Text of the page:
CTEACopyright Term Extension Act of 1998
CTEACanadian Telecommunications Employees' Association
CTEACanadian Transportation Equipment Association (St. Thomas, Ontario, Canada)
CTEAConvergence Transportation Electronics Association
CTEACost & Training Effectiveness Analysis
CTEACareer and Technical Education Act of 2006 (federal grants)
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Article 1, Section 8, Clause 8 gives Congress the power to create copyright and patent laws in order "To Promote the Progress of Science and Useful Arts, by securing for limited times to authors and inventors the exclusive right to their respective writings and discoveries." After its passage, the CTEA was subject to a legal challenge.
The ("CTEA") further extended the copyright duration for new and existing works.
multi-generational coverage provided by the CTEA. In testimony before
Under the CTEA, the copyright terms for such "works made for hire" last for 95 years from the date of publication, or 120 years from the date of creation, whichever expires first.
Six years later, the Copyright Term Extension Act ("CTEA") extended the term to its current duration of life of the author plus seventy years, or ninety-five years after publication for a work of corporate authorship.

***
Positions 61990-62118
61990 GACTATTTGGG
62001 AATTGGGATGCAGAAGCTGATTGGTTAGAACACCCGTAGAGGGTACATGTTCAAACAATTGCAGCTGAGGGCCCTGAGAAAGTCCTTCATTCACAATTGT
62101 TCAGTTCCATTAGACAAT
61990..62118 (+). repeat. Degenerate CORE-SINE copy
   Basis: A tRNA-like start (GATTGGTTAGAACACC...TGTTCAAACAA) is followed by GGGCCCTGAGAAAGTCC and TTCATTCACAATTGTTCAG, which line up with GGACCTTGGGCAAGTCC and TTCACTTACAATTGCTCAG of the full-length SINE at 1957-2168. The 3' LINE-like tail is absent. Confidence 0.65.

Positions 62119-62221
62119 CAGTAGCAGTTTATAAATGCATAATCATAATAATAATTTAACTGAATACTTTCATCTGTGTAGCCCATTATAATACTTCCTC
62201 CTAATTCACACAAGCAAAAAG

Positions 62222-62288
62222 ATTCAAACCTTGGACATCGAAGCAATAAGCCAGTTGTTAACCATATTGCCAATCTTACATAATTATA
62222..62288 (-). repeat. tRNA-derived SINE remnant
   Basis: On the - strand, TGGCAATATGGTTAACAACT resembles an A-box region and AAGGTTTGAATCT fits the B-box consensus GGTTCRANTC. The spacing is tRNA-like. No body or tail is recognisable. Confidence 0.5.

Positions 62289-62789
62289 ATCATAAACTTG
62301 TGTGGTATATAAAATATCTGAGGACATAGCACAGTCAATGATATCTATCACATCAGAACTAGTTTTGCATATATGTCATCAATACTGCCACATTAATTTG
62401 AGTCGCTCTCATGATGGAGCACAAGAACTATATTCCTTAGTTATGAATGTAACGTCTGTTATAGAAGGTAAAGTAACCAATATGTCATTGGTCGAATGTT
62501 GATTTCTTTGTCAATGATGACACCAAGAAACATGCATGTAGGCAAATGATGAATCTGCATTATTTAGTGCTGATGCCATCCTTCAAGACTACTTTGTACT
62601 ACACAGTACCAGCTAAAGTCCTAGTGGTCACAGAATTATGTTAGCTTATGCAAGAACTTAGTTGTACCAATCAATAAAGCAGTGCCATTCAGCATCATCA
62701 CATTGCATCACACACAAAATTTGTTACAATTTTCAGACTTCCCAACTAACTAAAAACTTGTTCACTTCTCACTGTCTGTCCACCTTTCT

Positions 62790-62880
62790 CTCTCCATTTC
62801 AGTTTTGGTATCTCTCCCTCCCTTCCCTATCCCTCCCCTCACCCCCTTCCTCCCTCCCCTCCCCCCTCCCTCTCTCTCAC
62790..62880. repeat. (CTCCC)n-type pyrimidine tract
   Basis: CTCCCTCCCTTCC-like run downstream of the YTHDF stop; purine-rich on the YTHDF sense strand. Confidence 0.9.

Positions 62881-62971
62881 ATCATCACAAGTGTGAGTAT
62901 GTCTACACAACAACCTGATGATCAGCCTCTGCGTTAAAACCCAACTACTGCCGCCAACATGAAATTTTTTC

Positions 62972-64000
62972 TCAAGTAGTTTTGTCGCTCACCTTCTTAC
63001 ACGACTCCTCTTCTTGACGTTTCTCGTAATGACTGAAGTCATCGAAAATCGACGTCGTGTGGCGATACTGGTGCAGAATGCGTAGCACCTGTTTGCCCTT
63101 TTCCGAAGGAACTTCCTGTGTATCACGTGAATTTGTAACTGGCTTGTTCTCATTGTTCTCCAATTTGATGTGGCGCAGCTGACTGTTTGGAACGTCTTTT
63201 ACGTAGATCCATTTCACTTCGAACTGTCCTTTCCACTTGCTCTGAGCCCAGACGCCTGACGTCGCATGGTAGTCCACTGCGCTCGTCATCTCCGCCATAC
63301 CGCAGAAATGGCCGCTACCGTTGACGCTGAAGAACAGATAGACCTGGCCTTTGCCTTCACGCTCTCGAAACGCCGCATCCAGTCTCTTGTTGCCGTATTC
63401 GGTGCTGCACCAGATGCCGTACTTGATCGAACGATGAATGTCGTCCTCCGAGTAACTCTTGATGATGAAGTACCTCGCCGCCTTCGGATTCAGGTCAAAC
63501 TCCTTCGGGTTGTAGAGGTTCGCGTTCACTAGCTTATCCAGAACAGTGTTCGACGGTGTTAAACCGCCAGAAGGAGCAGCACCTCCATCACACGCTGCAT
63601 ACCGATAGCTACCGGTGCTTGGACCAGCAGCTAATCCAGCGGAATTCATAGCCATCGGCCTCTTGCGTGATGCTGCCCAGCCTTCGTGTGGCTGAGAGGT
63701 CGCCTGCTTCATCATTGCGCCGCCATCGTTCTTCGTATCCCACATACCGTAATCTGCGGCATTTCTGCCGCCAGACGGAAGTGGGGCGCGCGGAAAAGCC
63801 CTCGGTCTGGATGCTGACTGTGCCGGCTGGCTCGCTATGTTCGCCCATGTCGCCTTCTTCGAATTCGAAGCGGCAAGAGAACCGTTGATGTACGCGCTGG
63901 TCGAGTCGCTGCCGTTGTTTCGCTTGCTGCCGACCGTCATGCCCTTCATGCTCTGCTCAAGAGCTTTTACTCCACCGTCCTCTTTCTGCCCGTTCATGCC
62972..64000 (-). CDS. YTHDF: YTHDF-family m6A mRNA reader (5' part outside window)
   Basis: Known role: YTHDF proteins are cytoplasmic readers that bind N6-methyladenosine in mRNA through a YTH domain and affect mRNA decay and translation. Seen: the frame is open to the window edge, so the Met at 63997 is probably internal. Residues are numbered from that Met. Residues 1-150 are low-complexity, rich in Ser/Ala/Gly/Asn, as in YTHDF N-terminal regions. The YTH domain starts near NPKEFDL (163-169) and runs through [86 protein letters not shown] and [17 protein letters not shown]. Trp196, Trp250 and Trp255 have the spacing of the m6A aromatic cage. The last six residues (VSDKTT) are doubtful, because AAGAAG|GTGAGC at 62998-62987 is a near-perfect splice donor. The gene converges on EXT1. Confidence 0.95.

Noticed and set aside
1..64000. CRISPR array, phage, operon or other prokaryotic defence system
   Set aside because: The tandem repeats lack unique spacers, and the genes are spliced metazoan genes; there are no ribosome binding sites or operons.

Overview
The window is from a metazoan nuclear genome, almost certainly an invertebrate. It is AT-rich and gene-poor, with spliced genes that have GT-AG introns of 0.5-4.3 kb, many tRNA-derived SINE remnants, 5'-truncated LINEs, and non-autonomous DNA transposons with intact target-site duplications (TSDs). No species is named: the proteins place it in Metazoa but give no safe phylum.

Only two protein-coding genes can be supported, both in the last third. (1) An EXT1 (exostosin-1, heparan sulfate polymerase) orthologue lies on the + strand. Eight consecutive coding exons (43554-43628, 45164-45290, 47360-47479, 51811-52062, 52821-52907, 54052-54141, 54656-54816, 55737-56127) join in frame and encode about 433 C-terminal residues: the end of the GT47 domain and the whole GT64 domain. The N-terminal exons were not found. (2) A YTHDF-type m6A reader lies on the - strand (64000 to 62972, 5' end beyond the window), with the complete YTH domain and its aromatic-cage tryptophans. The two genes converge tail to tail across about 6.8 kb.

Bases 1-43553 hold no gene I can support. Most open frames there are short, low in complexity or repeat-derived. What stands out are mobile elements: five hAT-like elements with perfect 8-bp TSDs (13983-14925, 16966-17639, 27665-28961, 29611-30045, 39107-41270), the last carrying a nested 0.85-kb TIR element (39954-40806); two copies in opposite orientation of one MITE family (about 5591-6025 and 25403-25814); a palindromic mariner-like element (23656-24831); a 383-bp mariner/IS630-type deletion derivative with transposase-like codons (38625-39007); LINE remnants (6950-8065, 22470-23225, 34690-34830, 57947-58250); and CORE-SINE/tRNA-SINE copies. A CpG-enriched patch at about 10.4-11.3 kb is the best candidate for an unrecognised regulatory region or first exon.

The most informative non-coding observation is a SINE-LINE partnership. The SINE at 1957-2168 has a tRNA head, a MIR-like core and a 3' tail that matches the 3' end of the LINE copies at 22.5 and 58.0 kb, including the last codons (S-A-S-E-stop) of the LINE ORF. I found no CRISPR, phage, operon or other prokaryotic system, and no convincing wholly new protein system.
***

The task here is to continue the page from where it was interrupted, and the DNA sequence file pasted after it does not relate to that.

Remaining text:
In our simulation analysis, we also study the implications of the CTEA. Our analysis suggests that, before the act, the duration of copyright protection was already lengthy, and expected total surplus was close to its asymptotic value.
The rights won by the Walt Disney Company under the CTEA of 1998 represent a decision to protect the Disney trademark, much as the holder of a revocable land lease would seek to safeguard the operation of a mine or factory he or she has built on the land.
(59) The Copyright Term Extension Act of 1998 (CTEA) extended copyright terms by twenty years.
Ashcroft, the Supreme Court held that the Copyright Term Extension Act (CTEA) (26) passed constitutional muster.
(56) In Eldred, seven Justices voted to uphold the constitutionality (57) of the Sonny Bono Copyright Term Extension Act (CTEA), (58) which extended the term of existing copyrights by twenty years, from life-of-the-author-plus-fifty-years to life-of-the-author-plus-seventy-years.